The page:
On Wednesday, the music world was shocked by reports that celebrated singer-songwriter Ryan Adams has been accused of sexual misconduct and psychological abuse by several female musicians.
In a scathing report from the New York Times seven women -- including Adams' ex-wife, Mandy Moore -- came forward to detail instances in which they had been harassed, threatened or manipulated by Adams.
On Twitter, Adams' tone switched from combative to almost-apologetic, as he issued a statement in which he asked forgiveness, while at the same time refusing to accept responsibility for his alleged actions.
Prior to the publication of the exposé, Adams assumed a defensive posture.
“F-ck you. You are kitty litter. Happy Valentine’s Day," he tweeted alongside the Times famous logo.
“Run your smear piece. But the leagel [sic] eagles see you. Rats. I’m f-cking taking you down," Adams continued, seemingly threatening legal action against the paper.
After the piece was published, however, Adams adopted a more conciliatory stance:
“I am not a perfect man and I have made many mistakes," he tweeted.
"To anyone I have ever hurt, however unintentionally, I apologize deeply and unreservedly."
Possibly in reference to allegations that he sent sexually explicit photos to an aspiring musician who was in her early teens at the time (Adams was already in his forties), the singer had this to say:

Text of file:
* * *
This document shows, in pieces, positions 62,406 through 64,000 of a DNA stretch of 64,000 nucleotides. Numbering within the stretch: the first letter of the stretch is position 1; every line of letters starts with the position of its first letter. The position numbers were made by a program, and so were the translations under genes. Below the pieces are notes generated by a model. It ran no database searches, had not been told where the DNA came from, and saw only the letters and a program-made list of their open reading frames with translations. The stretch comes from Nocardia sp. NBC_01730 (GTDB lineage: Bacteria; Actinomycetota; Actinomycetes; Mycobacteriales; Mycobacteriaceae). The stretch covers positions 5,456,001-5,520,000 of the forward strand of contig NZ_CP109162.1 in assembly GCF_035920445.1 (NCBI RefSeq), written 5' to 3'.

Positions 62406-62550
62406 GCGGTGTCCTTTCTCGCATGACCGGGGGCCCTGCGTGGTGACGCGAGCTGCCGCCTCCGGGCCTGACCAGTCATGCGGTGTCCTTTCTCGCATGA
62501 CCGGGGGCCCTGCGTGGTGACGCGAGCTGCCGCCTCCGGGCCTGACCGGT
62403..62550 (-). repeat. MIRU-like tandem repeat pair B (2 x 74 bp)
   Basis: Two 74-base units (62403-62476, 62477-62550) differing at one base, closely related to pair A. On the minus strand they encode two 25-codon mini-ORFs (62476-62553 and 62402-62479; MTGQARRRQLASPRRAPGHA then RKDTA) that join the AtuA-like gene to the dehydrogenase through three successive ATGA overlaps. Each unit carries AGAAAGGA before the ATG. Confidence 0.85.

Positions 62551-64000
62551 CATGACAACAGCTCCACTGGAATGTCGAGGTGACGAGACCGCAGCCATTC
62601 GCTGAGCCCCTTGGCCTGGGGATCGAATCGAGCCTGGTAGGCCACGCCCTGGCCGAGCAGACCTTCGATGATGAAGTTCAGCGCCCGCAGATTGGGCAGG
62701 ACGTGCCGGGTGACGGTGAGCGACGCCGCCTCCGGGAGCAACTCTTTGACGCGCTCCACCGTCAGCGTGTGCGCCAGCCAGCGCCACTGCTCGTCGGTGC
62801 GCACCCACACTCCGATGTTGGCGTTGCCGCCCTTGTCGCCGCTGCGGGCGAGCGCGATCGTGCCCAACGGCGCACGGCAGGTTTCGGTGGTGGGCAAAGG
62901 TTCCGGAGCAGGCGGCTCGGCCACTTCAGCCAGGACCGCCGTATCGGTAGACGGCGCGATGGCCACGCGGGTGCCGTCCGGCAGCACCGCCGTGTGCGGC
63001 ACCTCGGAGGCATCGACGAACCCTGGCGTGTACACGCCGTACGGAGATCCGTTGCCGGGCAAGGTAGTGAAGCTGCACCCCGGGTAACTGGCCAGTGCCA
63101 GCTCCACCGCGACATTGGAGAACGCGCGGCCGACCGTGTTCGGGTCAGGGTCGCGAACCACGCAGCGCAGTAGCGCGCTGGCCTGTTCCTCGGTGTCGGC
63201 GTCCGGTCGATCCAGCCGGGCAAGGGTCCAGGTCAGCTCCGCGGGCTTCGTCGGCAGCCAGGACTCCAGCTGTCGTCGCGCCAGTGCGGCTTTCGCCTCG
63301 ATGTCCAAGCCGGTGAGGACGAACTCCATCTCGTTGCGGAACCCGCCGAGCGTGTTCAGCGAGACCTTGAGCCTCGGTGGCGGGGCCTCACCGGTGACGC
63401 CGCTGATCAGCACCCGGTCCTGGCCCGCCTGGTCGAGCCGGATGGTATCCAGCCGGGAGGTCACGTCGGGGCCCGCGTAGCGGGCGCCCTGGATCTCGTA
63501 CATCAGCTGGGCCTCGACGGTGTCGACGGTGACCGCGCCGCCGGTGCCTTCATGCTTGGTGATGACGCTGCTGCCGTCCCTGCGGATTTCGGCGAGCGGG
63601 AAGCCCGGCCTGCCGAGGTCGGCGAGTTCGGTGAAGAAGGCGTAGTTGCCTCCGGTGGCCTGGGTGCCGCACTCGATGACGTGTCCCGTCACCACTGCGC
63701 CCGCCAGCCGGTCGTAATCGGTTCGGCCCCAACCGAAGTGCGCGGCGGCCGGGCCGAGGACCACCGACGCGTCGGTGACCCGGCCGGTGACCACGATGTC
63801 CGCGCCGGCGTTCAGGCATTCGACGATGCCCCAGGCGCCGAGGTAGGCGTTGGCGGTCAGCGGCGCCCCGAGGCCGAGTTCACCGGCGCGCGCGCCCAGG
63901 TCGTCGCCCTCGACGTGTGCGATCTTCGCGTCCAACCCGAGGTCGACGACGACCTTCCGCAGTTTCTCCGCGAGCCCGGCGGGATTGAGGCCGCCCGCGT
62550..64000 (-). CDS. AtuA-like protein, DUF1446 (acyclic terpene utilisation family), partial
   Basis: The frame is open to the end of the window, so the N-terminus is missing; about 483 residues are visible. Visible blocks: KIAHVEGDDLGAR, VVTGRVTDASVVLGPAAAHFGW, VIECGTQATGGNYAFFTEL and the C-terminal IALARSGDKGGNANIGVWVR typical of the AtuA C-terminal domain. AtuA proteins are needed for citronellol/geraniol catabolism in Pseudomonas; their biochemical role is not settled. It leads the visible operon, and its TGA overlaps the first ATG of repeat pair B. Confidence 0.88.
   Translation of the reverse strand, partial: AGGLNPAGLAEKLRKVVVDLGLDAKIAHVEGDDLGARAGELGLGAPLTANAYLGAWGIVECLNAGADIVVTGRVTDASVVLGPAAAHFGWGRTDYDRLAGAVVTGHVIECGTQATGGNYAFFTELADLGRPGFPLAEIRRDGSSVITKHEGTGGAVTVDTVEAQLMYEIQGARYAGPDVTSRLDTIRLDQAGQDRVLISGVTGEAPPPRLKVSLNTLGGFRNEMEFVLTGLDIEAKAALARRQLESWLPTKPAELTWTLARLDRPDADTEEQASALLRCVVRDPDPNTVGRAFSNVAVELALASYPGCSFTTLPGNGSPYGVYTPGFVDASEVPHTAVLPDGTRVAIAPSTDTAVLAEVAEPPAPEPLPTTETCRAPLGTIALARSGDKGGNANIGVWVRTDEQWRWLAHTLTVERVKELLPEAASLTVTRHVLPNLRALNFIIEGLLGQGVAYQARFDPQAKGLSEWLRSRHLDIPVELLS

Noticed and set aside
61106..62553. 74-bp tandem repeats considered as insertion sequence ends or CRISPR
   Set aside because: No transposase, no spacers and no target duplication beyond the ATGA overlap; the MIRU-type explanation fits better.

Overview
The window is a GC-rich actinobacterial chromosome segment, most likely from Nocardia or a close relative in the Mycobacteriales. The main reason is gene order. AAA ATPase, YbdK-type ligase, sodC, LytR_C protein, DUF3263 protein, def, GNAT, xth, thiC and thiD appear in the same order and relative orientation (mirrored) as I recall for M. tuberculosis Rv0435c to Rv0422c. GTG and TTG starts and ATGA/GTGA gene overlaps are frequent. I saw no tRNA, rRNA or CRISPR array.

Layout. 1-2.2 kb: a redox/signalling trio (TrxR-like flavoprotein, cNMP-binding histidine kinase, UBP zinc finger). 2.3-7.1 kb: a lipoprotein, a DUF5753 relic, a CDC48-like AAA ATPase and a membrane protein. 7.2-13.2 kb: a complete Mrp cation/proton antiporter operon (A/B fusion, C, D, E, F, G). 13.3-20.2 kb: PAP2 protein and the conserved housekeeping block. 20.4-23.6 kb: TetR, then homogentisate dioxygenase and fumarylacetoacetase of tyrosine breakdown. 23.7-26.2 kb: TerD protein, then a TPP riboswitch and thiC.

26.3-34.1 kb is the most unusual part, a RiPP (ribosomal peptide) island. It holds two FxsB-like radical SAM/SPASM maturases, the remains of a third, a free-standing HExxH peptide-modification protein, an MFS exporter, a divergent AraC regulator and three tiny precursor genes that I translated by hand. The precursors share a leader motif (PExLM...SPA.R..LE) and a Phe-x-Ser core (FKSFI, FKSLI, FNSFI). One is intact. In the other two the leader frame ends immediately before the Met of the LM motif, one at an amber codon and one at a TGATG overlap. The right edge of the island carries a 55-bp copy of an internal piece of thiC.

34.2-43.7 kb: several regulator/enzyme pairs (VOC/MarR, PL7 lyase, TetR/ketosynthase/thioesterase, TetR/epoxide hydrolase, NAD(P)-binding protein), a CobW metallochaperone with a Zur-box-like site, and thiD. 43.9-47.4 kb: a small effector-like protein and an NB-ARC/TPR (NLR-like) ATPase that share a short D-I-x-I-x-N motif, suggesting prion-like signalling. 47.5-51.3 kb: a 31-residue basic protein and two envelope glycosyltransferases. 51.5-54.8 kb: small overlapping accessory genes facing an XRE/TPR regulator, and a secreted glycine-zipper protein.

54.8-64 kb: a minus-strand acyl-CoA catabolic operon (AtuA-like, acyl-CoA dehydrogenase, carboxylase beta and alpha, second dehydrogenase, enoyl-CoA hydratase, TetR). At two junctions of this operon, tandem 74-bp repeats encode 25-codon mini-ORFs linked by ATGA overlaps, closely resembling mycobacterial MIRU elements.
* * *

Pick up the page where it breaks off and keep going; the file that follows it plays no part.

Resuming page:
"But the picture that this article paints is upsettingly inaccurate. Some of its details are misrepresented; some are exaggerated; some are outright false," he tweeted.
"As someone who has always tried to spread joy through my music and my life, hearing that some people believe I caused them pain saddens me greatly.
"I am resolved to work to be the best man I can be. And I wish everyone compassion, understanding and healing.”
On Twitter, many were quick to point out that at no point did Adams acknowledge his victims or offer them the solace that might have come with accepting responsibility for specific actions.
According to Moore and singers Phoebe Bridgers and Jaye Courtney -- Adams used the promise of career success to lure his mostly much-younger victims into scenarios where they were pressured to engage in sex acts.
“Music was a point of control for him,” says Moore, who adds that Adams engaged in frequent "psychologically abusive" behavior during their 6-year marriage.
We'll have further updates on this developing story as more information becomes available.